Sunday Morning Coming Down

Writing about records I remembered featuring on BBC radio show Junior’s Choice the other week reminded me of another incident and another record.

One day, when I was at junior school – I think I would have been around 9 or 10 – our teacher set us a task: “draw a picture which describes your favourite pop record at the moment.”

My drawing was not entirely dissimilar to the one above, drawn to illustrate today’s record of choice:

Kenny Rogers – Coward Of The County

Now, obviously 40-odd years later, I don’t still have the picture I drew, but as I am sure you have guessed, it was intended to symbolise a pair of knees, trembling in fear. The only real difference between mine and the one above is that I had drawn some wobbly lines around the knees, to signify movement, and the fact that the owner was shaking in dread, his knees knocking, like they did in the cartoons.

I have searched high and low online for an image which comes closer to my work of art, and it wasn’t until I did so that I found that “knock knees” is a medical condition, so my apologies to any sufferers my words may have offended.

And you don’t want to know what images were suggested when I typed in the words “knee trembler”. NSFW doesn’t even come close. I’m probably on a sex offender register somewhere now. (I know, another one, right?)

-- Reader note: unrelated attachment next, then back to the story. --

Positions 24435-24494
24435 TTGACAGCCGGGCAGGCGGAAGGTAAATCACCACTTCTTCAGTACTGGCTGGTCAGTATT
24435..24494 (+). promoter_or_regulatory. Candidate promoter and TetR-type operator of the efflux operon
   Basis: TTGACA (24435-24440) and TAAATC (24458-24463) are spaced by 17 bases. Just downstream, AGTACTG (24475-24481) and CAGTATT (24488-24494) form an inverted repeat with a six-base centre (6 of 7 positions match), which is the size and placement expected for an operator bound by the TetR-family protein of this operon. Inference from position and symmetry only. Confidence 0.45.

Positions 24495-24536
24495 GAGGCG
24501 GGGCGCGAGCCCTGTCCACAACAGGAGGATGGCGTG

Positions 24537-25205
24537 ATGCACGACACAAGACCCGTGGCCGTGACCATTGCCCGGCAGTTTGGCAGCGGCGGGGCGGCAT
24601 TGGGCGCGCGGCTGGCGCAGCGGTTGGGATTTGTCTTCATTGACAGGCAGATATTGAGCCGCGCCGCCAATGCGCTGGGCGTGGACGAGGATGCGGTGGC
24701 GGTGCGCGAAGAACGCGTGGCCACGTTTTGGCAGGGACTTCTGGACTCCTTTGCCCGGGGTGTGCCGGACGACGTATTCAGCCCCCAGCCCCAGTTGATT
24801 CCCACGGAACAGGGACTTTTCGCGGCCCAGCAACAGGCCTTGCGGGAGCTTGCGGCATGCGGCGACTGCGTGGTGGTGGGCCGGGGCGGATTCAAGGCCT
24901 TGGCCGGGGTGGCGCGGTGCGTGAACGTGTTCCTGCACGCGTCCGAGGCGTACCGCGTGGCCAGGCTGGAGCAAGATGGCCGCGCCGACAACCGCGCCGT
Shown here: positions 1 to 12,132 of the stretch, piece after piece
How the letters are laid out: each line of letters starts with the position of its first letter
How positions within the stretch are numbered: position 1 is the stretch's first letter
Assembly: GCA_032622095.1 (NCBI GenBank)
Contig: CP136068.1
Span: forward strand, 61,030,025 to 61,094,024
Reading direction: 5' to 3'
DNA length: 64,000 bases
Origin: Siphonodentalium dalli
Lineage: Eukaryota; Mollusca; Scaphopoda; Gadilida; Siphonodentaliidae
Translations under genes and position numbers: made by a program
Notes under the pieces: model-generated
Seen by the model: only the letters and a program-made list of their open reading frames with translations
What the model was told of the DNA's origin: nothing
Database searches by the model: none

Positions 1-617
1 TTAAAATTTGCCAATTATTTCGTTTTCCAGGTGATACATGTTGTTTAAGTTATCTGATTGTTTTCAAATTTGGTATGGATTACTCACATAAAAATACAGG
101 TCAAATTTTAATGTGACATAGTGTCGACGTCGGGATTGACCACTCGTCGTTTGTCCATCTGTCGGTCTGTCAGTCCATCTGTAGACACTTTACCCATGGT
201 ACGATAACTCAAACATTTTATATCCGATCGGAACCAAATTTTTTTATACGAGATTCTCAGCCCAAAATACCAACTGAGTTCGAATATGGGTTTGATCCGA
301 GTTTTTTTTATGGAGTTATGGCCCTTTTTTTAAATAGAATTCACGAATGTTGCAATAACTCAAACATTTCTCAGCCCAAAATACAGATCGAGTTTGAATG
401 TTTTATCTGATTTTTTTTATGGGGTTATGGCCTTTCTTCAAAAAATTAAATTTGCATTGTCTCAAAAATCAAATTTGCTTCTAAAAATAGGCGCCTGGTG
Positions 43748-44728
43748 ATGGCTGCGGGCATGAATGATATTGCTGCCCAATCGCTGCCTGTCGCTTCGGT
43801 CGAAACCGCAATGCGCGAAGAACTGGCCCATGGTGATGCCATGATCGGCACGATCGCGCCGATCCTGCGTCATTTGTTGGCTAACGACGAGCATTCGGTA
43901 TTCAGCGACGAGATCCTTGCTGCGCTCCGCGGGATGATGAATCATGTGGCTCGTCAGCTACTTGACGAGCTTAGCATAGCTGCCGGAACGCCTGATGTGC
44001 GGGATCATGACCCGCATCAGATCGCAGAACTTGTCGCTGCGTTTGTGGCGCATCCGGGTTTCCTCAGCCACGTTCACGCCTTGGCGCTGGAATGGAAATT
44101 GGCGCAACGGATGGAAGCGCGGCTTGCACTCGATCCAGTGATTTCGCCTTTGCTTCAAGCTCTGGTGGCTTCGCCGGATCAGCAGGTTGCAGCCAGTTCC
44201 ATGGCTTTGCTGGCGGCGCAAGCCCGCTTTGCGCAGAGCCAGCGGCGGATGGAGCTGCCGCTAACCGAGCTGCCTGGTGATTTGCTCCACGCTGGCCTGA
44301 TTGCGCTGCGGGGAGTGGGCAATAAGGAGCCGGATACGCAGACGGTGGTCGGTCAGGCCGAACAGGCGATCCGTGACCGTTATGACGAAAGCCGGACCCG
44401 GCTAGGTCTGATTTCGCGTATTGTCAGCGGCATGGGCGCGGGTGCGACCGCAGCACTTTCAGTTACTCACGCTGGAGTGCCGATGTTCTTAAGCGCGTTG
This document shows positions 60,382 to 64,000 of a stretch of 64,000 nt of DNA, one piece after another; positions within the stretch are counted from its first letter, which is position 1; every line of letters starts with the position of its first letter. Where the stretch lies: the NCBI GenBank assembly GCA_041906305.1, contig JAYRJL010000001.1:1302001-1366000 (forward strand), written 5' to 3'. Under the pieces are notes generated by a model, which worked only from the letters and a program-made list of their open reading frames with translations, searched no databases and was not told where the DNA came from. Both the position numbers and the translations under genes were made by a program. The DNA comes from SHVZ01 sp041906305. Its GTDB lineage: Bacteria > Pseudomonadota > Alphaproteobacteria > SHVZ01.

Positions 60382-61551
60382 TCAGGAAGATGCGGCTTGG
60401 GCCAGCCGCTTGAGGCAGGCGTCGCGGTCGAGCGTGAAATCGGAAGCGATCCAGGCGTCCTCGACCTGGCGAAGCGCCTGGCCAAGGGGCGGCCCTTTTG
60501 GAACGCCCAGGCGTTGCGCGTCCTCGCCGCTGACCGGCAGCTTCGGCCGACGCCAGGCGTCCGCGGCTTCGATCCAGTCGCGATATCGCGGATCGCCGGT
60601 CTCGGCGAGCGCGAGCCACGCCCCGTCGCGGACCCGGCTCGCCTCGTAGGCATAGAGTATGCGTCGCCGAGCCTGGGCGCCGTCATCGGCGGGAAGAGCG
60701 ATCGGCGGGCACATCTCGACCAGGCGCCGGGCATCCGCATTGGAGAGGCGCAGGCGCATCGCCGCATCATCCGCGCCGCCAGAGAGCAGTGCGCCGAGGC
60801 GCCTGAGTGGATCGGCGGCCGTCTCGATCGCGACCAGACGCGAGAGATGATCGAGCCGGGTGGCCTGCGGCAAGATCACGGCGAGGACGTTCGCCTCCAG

My choice of record, I recall, earned some sniggers from my peers. I can only remember two drawings that they had done: one was of The Specials’ Too Much Too Young, the other The Police’s Walking on the Moon. The sharper amongst will have identified the year as 1979. These were records, which were undoubtedly much cooler than my choice, but which at that point had simply not crossed my radar.

In much the same way, around the same time as this art class, I did a sponsored walk, part of which took us through an underpass. A lad I was walking near started singing Going Underground, and I had no idea what he was referencing.

At that age I only ever listened to Junior’s Choice of a weekend and the much-missed Terry Wogan’s Radio 2 breakfast show (my parents’ choice) as I scoffed my Ready Brek on a weekday; The Specials, The Police and The Jam were very much not on his playlist.

Since 1976, I’d watched (as mentioned before) The Multi-Coloured Swap Shop of a Saturday morning. But in those early days you’d have been forgiven for thinking that, judging by the guest pop stars on the show, the only two British pop stars that were available (and willing to appear on TV, not absolutely battered from the night before) and worthy of your time on a Saturday morning were the uber-permed Leo Sayer and BA Robertson, the latter of whom seemed to be getting paid for writing the show’s theme tune in appearances on it to promote whatever dreadful record he was currently doing the rounds in support of.

So, why this discrepancy between what those around me were listening to and what my little ears were tuned into?